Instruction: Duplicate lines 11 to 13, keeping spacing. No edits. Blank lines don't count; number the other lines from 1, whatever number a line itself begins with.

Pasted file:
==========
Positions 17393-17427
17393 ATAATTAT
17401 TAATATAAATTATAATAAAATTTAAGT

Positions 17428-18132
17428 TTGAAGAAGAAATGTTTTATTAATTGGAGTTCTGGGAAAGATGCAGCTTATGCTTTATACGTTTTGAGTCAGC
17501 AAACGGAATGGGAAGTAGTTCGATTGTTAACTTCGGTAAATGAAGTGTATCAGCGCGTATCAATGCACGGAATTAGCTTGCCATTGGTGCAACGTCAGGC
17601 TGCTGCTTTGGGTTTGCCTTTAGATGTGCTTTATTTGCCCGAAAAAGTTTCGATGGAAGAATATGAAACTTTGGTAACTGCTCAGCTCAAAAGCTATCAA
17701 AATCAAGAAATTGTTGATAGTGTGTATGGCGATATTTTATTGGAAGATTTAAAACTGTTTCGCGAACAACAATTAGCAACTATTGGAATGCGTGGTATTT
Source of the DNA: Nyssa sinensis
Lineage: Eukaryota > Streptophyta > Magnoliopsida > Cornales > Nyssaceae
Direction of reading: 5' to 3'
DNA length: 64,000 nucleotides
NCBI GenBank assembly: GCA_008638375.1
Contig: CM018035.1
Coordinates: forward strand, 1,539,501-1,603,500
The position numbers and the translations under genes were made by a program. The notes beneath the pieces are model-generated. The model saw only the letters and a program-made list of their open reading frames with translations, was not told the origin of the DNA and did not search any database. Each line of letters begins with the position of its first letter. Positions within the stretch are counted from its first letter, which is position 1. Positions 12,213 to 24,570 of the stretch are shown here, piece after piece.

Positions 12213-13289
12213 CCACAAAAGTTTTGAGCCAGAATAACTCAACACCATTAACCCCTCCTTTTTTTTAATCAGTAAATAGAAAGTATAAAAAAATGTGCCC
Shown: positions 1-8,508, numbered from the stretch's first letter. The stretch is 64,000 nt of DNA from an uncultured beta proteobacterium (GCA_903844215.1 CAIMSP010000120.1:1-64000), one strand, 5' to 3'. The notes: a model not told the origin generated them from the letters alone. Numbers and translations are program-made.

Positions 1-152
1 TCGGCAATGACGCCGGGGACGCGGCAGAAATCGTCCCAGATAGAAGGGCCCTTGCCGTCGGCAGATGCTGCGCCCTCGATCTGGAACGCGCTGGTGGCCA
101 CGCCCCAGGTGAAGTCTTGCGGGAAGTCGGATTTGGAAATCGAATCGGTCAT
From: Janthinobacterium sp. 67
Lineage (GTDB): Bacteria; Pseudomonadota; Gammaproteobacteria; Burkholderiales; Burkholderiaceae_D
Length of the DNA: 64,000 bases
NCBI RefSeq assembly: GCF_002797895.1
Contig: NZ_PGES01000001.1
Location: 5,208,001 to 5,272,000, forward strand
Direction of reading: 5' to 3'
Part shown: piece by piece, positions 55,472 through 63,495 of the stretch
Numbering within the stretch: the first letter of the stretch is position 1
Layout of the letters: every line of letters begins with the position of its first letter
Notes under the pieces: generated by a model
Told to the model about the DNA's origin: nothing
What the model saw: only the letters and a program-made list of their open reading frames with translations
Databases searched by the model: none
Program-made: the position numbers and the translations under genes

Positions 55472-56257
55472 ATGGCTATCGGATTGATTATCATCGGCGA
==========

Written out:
Direction of reading: 5' to 3'
DNA length: 64,000 nucleotides
NCBI GenBank assembly: GCA_008638375.1